• 10-12 Weeks: In the first weeks after your kitten comes home with you, you should start by using the food that the kitten is already used to. After a while, you can gradually start to mix in new food with the old food, increasing the proportion of new food every day until the kitten is used to it. Growing kittens have a greater vitamin and mineral requirement than adult cats so you should ensure that you are using a quality kitten food to meet these needs.
  • Up to 4 months: Feed your kitten four meals per day, evenly spaced across the day. Keep the feeding times consistent, and make sure one of the mealtimes is before bedtime, so that your kitten does not wake up hungry during the night.
  • 4 - 6 Months: From the fourth month onwards, reduce the number of mealtimes to 3 per day.
  • From 7 months: From the seventh month onwards, it is worthwhile reducing your kitten’s mealtimes to 2 per day: one in the morning and one at night.

Food for Sensitive Cats

There can be many different causes for your beloved cat reacting sensitively to its favourite food, suddenly losing fur, breaking out in a rash, vomiting or its digestion going haywire. However, good advice doesn't necessarily have to be expensive! When it comes to nutrition for cats with allergies or food intolerances, the main priority is to avoid allergenic ingredients and specifically cater to the cat's special requirements.

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What feeding options are there?

BARF

Many pet owners will have heard of the term ‘BARF’, which refers to the trend of feeding pets a raw diet. BARF, or Biologically Appropriate Raw Food, mimics a cat’s natural diet of fresh meat and cuts out any additives, preservatives or fillers that may be in packaged and prepared cat food. However, one of the drawbacks to a raw diet is that raw meat can have viruses, germs or parasites, which are not killed by the cooking process.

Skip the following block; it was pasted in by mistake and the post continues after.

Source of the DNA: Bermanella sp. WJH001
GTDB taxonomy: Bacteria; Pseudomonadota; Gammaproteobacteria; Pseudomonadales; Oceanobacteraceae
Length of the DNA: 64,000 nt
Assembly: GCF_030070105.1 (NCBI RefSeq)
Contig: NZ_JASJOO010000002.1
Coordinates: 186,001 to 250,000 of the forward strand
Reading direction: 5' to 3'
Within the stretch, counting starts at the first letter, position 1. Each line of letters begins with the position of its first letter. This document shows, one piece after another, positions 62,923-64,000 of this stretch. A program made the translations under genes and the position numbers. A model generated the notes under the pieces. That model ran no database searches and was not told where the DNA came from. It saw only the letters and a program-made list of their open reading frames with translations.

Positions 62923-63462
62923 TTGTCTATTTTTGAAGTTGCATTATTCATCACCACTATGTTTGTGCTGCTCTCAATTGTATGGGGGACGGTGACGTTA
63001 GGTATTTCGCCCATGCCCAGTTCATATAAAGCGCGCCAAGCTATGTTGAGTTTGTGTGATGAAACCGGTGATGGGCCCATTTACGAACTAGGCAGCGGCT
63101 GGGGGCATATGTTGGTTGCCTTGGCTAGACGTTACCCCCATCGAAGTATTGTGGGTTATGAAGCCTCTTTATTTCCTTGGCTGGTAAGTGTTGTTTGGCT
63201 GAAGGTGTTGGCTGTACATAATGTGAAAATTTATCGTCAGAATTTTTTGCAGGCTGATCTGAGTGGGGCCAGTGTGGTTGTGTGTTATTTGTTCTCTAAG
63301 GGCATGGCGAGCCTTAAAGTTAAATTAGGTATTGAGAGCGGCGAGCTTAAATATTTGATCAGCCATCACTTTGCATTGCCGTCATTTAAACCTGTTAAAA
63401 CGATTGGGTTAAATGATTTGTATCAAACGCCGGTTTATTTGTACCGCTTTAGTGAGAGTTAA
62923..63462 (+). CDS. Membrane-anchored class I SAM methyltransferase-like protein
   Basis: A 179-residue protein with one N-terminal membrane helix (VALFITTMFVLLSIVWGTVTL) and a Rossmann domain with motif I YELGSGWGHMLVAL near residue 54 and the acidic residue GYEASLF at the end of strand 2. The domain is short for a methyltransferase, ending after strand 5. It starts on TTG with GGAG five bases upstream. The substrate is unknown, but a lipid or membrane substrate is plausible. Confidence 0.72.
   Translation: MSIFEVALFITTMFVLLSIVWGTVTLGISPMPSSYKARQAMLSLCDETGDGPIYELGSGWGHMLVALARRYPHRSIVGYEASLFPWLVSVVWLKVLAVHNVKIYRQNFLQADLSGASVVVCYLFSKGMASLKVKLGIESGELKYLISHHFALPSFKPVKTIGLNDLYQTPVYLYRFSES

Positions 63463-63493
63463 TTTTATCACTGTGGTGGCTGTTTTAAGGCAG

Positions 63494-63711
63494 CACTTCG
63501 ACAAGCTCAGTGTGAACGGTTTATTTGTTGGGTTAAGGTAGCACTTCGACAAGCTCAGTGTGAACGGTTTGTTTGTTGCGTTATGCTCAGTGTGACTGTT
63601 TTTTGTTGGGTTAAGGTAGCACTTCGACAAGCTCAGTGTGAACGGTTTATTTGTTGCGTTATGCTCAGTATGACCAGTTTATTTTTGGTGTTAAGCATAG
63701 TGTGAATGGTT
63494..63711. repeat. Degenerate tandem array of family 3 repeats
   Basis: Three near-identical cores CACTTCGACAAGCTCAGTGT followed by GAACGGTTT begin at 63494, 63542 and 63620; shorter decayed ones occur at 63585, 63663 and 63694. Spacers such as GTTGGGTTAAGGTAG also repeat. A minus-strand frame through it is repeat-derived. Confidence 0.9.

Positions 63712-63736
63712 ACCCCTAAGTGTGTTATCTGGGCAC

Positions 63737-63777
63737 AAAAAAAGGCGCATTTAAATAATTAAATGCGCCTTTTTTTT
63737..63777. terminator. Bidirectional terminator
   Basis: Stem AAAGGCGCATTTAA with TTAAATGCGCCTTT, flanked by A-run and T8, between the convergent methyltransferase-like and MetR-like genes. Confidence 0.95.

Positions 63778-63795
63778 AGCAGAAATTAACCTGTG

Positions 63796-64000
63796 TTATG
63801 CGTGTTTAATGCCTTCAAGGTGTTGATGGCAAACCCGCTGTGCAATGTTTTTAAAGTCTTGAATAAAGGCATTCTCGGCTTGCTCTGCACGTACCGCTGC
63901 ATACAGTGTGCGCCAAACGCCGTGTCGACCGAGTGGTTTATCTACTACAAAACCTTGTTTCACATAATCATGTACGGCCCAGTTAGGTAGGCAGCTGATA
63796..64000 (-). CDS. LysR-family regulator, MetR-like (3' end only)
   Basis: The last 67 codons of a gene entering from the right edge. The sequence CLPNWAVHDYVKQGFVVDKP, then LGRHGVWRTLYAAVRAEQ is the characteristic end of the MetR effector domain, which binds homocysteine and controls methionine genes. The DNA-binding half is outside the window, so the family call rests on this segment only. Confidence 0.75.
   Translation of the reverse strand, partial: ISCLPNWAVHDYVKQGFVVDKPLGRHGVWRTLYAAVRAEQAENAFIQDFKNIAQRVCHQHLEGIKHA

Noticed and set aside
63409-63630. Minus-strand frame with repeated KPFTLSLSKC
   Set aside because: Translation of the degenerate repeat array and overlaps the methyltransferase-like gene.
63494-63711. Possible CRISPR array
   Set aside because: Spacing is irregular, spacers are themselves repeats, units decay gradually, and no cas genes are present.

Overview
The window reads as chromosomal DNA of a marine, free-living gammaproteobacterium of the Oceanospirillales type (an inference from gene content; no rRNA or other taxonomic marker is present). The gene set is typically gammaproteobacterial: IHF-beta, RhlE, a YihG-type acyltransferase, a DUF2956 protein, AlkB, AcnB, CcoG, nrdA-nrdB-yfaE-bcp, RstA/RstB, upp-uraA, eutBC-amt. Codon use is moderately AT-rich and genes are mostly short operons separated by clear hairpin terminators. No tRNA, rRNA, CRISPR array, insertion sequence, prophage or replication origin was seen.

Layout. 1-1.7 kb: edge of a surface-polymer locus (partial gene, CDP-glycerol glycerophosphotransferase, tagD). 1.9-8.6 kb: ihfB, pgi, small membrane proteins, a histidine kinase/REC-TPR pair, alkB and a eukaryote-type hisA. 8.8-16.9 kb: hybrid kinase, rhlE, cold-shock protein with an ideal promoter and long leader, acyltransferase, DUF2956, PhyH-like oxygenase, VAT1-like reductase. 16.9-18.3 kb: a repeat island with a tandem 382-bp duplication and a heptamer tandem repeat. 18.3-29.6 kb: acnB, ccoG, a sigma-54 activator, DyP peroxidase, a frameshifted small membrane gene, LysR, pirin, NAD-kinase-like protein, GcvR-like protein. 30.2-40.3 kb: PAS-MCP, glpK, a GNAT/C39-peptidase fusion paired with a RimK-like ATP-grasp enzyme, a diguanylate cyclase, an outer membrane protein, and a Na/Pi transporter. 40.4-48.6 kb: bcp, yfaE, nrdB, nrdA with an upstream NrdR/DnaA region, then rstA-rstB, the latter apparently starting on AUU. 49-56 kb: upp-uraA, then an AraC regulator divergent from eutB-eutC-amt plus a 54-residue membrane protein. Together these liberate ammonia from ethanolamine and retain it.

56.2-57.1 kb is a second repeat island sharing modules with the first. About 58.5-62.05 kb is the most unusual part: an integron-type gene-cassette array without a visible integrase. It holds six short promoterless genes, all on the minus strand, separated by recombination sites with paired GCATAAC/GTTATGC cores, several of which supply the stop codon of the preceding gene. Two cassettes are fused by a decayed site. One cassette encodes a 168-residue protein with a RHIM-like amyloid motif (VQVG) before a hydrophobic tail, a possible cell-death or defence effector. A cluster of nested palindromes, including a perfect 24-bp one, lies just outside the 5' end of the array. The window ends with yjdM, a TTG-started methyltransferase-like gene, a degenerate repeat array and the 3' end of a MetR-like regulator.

We discuss the pros and cons of a BARF diet, so you can decide whether it is right for you and your cat.

Wet Food

A diet of wet food is recommended for cats because of its high water content, which increases your cat's overall fluid intake and helping them to stay hydrated. Wet Cat Food mimics a cat’s natural diet of juicy pieces of meat. Wet food is either complete and provides your cat with the full range of nutrients it needs, or supplementary and must be fed alongside other cat food.

Dry Food

Dry food has many advantages, not least that it stays fresh during the day and can work out more economical. You can leave enough out for your cat to graze or serve up smaller meals throughout the day. A bag of dry food will stay fresh for much longer as long as you seal it up well. Dry cat food is also good for oral hygiene, as the crunchy kibbles mechanically clean your cat’s teeth and help strengthen their jaw muscles.

Specialist Diets

If your cat suffers from certain health problems, feeding them a specialised diet can help alleviate symptoms.

Cats with Sensitive Digestion could benefit from a hypoallergenic cat food, which contains fewer allergens and alternative proteins.

Neutered cats are more likely to overweight because of the change in their metabolism after neutering. A diet that has a lower fat content can help keep your cat fit and slim!

There are also many diets designed for cats at different growth stages. A kitten’s diet will be significantly different to an elderly cat’s.

You may also wish to consult your vet on recommendations of Veterinary Cat Food.